a whole nother

language and thoughts about it

Thursday, March 23, 2006


A Neologism and 'The Man [sic]'

I read the following blurb on this website promoting this book by Shane Hipps.
Like the magician’s sleight-of-hand, we are distracted and enamored by the entertainment and efficiency of our technologies. But most of us stand oblivious to trick played on our mind. Despite our best intentions, and regardless of what information our media convey, all media have a hidden bias with the power to shape nearly every aspect of life without our ever knowing it.
I haven't even read the book (and frankly, I stopped reading the review after this paragraph, mostly because I was walking around in a state of euphoria exclaiming "Oh man!"), but I think Mr. Hipps has a word on the tip of his tongue here. And I think that word is presticogitation.

Presticogitation, according to linguist James VandenBosch is defined as "rapid mental processing that commands compliance because of its speed and beauty." Nathan Bierma devoted his Chicago Tribune column to the the word here, and has a nice collection of related links on his website.

But is presticogitation the right word here? After all, presticogitation presumably presupposes a certain individual with a motive and a means. But there's not a person (or even a group of people) behind technology. It's like this big abstract being out there controlling it. (This abstract being is probably also the antecedent of they, as in they should lower taxes.) Maybe it's God. Maybe it's 'The Man' (or its more gender-inclusive variant, 'The Person'). Whatever it is, I have a hunch that there are at least moderate levels of presticogitation involved.

Tuesday, March 21, 2006


New Word Creates Kerfuffle

I've been wanting to revive this blog for awhile now to include posts that cover broader topics in linguistics and words (not just whole nother - which, by the way, I've already heard twice today and it's barely 12:30). Every time I think of a potential post, I usually talk myself out of posting it on the grounds that it's insignificant or unimportant.

But that all changed yesterday when I came across an Associated Press story that appeared in the Seattle Times: President Bush talks "kerfuffle". The article begins:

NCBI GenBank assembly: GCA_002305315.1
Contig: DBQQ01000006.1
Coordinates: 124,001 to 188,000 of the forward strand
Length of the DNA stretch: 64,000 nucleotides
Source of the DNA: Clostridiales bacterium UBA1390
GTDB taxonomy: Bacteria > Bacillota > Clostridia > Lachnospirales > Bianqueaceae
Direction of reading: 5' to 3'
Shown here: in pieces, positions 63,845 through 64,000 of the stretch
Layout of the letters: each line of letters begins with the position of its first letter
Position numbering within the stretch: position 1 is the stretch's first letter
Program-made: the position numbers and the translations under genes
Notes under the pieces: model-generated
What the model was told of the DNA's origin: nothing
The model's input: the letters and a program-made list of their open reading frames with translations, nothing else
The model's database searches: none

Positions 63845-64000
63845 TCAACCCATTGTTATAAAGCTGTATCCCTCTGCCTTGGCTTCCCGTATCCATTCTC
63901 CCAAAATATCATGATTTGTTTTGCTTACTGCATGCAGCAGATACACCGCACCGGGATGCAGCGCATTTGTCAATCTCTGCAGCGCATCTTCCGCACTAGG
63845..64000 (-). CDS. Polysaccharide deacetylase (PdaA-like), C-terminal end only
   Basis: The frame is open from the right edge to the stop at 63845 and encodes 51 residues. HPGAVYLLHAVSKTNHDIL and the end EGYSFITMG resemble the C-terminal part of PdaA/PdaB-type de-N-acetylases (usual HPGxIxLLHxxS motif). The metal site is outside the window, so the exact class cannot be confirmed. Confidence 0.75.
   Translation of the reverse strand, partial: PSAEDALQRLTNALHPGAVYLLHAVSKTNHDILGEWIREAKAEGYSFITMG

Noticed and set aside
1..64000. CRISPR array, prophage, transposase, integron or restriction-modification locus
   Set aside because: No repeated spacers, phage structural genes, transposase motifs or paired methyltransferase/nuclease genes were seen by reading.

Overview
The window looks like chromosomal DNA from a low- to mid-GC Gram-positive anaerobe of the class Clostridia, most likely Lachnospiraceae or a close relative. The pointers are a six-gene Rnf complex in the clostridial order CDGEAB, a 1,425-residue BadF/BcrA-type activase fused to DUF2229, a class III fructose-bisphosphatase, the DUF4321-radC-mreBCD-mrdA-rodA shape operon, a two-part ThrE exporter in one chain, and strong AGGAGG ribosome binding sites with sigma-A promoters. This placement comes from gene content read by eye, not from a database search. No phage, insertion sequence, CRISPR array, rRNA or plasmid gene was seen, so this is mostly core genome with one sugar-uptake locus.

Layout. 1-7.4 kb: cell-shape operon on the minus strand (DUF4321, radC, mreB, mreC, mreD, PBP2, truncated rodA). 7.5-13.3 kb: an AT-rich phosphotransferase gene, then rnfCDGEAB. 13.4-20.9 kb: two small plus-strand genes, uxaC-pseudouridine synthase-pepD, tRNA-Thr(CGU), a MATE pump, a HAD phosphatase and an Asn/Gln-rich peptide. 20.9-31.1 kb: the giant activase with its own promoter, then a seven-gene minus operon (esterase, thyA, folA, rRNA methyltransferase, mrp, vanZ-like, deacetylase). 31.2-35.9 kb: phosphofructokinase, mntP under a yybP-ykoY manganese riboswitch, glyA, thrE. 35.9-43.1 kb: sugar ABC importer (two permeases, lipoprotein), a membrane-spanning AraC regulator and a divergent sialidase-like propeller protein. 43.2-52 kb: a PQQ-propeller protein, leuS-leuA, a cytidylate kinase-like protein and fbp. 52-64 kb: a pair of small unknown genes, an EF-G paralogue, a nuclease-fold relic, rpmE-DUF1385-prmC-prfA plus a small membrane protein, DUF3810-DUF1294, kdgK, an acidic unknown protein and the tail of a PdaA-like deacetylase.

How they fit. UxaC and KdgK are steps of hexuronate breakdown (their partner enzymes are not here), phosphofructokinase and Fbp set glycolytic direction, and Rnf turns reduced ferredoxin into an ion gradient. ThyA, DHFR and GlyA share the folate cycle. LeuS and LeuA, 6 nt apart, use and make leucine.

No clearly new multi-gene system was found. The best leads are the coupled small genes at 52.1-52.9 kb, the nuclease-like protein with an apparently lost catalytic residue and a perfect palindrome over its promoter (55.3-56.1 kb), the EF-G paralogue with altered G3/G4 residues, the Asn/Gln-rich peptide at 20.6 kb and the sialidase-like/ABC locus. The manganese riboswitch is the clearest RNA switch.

President Bush is known as a plainspoken man, a straight-talker. So how did a word like "kerfuffle" come out of his mouth?
He dropped the K-bomb during an open question and answer session in Cleveland yesterday. According to the transcript found on whitehouse.gov, President Bush responded thus to a question about wiretapping:
No, I appreciate the question. He's talking about the terrorist surveillance program that was -- created quite a kerfuffle in the press, and I owe an explanation to.
The Associated Press story also says that
An aide said he has heard Bush use the word privately before, but not in public.
According to the OED, kerfuffle is as young as the 1940s, but its Scottish variant curfuffle dates back to the early nineteenth century. The shift from curfuffle to kerfuffle probably happened by way of analogy with other words that begin with ker. According to the OED, ker- is
"the first element in numerous onomatopoeic or echoic formations intended to imitate the sound or the effect of the fall of some heavy body, as kerchunk, -flop, -plunk, -slam, -slap, -slash, -souse, -swash, -swosh, -thump, -whop, etc."
It seems as though President Bush has taken very large, heavy object - the wiretapping controversy, in this case - positioning it above a body of water or an unassuming small insect and then dropping said object. Kerplunk. Kerchunk. Kerfuffle.

Friday, November 04, 2005



Google's latest step toward world dominance: print.google.com.

I searched there for whole nother yesterday and found numerous results, including two from linguistics-related books. That pleased me.

And I haven't heard whole nother in at least a month because everyone I know knows the phrase. So I present another linguistic anomoly I recently heard...

Dave: "I'm giving a presentation on coal mining in West Virginia this afternoon."

Kent: "But you don't know anything about coal mining in West Virginia."

Dave: "I know. I guess it was in student news. One of my friends forwardeded to me."

Monday, October 24, 2005



I heared "whole nother" several times from the hurricanes, but I was never close enough to a computer, pen, or paper to write the exact quote. But I did notice that I only heard whole nother on the weather channel. I never heard it on any of the other news networks, even during their forecasts. This means that most of the coverage on the weather channel is probably unscripted, while the coverage on the other channels is not; I highly doubt that any script would intentionally contain "whole nother."

I also received the following from Sean:

p25, David James Duncan's The Brothers K,

"...when I heard papa singing How can there be a cherry that has no stone?, which was a whole 'nother song."

Friday, August 26, 2005



While driving to Chicago yesterday...

"Kent, why would you stay in this lane when there's a whole nother lane going faster?"

Good question.

I was too speechless to answer.

Wednesday, July 13, 2005


In Church?!

While sitting on the steps of a cathedral here in Utrecht, James said "whole nother."

Tuesday, July 12, 2005



Last week I was watching Friends, and I heard Ross say "a whole nother" to Rachel and Monica when they were practicing a kind of Asian fighting.

Hearing this, I searched for "a whole nother" in Friends scripts and found a few more...

From season one, episode five:

Ross: "Ok, um, basically you wanna use one machine for all your whites, a whole nother machine for colors, and a third for your uh, your uh, delicates, and that would be your bras and your under-panty things."

I'm sure there are more.


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